Did Mike Daisey Catfish TAL?


The issue at hand in the Mike Daisey and This American Life conflict is not uncommon today. The act of lying is nothing new, but seems to happen more and more in our world. Do we just have more access to resources and discover lies more frequently, or has truth really lost value in our society? We all tell “little white lies” from time to time, but never expect them to cause an enormous backlash, even if someone finds out the truth. We almost expect to see exaggerations and half-truths in advertising, political campaigns, tabloids, sales pitches, Wikipedia, and dating websites, yet we hold journalists to a higher standard of representing facts?Picture 1

Although there is such a thing as objective truth, it is almost impossible to convey it as such. Our account of the truth is automatically colored by our experiences, biases, and desired outcome. Mike Daisey wanted people to remember the conditions in these factories and share the feelings he experienced firsthand. He may not have seen everything exactly as he portrayed it, but the meaning of his story was memorable. He lied about observing specifics that were almost common knowledge, such as meeting workers exposed to n-hexane, but the message he conveyed about working in these factories was true. I agree with Daisey that his account should not be labelled as fiction when a great majority is true, but should have a disclaimer within stating that some artistic liberties were taken.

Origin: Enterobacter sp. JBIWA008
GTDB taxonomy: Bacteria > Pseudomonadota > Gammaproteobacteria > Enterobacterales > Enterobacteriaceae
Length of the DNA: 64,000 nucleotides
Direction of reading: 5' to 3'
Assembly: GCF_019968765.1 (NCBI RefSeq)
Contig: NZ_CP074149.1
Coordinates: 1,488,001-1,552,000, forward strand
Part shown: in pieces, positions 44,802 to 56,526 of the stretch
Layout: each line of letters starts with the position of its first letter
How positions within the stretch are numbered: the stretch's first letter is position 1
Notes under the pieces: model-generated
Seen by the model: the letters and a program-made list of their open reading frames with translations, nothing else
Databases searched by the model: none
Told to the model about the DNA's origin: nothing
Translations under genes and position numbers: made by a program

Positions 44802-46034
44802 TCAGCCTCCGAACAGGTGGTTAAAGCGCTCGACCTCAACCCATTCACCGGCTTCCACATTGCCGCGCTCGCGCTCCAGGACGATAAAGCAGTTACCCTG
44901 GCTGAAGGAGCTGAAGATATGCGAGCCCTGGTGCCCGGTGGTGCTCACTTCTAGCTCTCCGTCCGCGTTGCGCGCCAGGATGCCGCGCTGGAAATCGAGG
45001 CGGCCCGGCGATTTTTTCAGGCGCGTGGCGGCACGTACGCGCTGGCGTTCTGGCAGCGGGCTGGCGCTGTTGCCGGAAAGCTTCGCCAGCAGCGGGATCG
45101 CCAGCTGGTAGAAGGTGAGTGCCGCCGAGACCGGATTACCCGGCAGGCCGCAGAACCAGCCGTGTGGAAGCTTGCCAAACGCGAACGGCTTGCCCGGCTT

As I listened to Mike Daisey defending himself, I couldn’t help but think of Catfish: The TV Show. The show has been topping cable TV ratings each week, as another “hopeful romantic partner goes on an emotional journey to discover the truth about their significant other” (MTV Website) and usually finds out they have been lied to. Sometimes the lies are justified, but most of the time they are meant to deceive, which is where the definition of catfish comes from: For some reason or another, we have become obsessed with finding the “truth” out about everything and everyone in pop culture, but our “news” is filled so many rumors and suspicions that it is hard to pick out what is real. It is always a good idea to question the source of your supposed knowledge because it is so easy to be deceived in this digital age. I do not think Mike Daisey was acting unethically in his presentation of the Foxconn story, but to cite it as an investigative report would be wrong. He did not catfish his audiences or the public, but Daisey did lead TAL astray.

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